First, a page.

Internal architecture and micro-biomechanical behaviour of the Neanderthal Kebara 2 hyoid bone compared with modern human hyoids: implication for speech capacity

This work represents a decisive step forward supporting the hypothesis that the Neanderthals engaged in speech
   Ruggero D’Anastasio, , ”Micro-Biomechanics of the Kebara 2 Hyoid and Its Implications for Speech in Neanderthals”, PLoS ONE 8, e82261 (2013); DOI: 10.1371/journal.pone.0082261


The origin of human language and in particular the question of whether Neanderthals were capable of speech or complex language remains a highly controversial topic, of great interest to anthropologists. In 1989, Arensburg and his group discovered a well-preserved human hyoid bone from Middle Palaeolithic layers of Kebara Cave (Israel), dating from about 60,000 years BP (Arensburg et al., A Middle Palaeolithic human hyoid bone, Nature 338, 758 (1989)). More recent discoveries of other fossil hominin hyoids have generated a renewed interest in the potential of this bone to give information on the evolution of speech and complex language.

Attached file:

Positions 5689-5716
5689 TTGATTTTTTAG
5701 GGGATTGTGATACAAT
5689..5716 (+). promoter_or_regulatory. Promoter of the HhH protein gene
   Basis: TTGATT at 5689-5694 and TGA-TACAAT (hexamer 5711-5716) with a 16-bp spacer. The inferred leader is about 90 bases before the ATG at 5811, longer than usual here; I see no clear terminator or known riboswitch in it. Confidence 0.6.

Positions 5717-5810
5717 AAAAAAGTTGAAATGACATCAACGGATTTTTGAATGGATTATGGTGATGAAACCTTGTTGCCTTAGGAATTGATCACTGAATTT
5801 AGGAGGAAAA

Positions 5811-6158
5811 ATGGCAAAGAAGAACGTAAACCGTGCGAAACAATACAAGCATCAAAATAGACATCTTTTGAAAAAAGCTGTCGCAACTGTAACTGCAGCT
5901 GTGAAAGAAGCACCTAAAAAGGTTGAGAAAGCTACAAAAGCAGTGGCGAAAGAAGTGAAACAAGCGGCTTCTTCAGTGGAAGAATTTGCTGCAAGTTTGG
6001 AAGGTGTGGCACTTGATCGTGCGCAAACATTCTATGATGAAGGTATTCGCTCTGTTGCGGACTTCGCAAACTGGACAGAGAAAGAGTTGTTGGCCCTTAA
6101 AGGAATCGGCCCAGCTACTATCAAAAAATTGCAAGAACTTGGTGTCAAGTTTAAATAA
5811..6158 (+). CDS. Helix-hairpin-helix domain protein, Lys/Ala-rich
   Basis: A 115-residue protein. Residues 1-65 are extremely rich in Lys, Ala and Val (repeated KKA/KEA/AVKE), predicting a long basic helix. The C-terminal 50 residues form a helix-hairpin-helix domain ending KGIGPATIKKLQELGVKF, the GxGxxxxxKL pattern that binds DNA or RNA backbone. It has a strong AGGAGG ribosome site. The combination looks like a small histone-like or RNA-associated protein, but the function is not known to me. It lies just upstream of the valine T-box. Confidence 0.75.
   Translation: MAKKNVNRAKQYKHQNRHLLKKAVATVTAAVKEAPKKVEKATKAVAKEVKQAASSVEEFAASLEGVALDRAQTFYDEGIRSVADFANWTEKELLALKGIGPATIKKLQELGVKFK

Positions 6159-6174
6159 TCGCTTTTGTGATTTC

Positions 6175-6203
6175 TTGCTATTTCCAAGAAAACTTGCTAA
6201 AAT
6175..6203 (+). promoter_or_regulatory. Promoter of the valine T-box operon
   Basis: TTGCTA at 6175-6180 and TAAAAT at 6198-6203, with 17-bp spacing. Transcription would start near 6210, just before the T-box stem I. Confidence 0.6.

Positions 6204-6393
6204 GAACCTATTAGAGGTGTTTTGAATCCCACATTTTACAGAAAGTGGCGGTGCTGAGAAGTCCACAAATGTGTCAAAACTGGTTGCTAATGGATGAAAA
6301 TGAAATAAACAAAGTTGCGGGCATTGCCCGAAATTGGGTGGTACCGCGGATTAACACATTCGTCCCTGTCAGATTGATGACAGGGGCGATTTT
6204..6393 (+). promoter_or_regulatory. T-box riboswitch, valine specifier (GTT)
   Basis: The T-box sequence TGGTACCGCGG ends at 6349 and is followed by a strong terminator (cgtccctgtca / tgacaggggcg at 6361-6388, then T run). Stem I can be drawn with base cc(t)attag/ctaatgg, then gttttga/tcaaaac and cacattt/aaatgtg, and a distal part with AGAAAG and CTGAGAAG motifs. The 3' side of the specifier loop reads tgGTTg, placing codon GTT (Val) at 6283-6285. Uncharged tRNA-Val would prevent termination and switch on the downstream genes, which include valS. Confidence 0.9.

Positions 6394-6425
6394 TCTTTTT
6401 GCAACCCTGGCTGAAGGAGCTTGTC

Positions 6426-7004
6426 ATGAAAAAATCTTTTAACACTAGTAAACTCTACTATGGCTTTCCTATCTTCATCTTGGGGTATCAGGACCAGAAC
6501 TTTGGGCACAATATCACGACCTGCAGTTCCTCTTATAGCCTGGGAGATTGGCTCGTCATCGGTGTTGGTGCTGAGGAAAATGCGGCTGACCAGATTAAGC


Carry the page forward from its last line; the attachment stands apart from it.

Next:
In the present study, several research groups, with different expertise, have adopted an approach based on the comparison between the microstructural and micro-biomechanical properties of the Kebara 2 hyoid and those of the same bone in Homo sapiens. The study was conducted by an international research team with members from the University of Chieti, ICTP (UNESCO) and Elettra in Italy, the University of New England and of New South Wales in Australia, and the University of Toronto in Canada.


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Ruggero D’Anastasio, Stephen Wroe, Claudio Tuniz, Lucia Mancini, Deneb T. Cesana, Diego Dreossi, Mayoorendra Ravichandiran, Marie Attard, William C. H. Parr, Anne Agur, Luigi Capasso, ”Micro-Biomechanics of the Kebara 2 Hyoid and Its Implications for Speech in Neanderthals”, PLoS ONE 8, e82261 (2013); DOI: 10.1371/journal.pone.0082261
 
Last Updated on Monday, 06 October 2014 11:10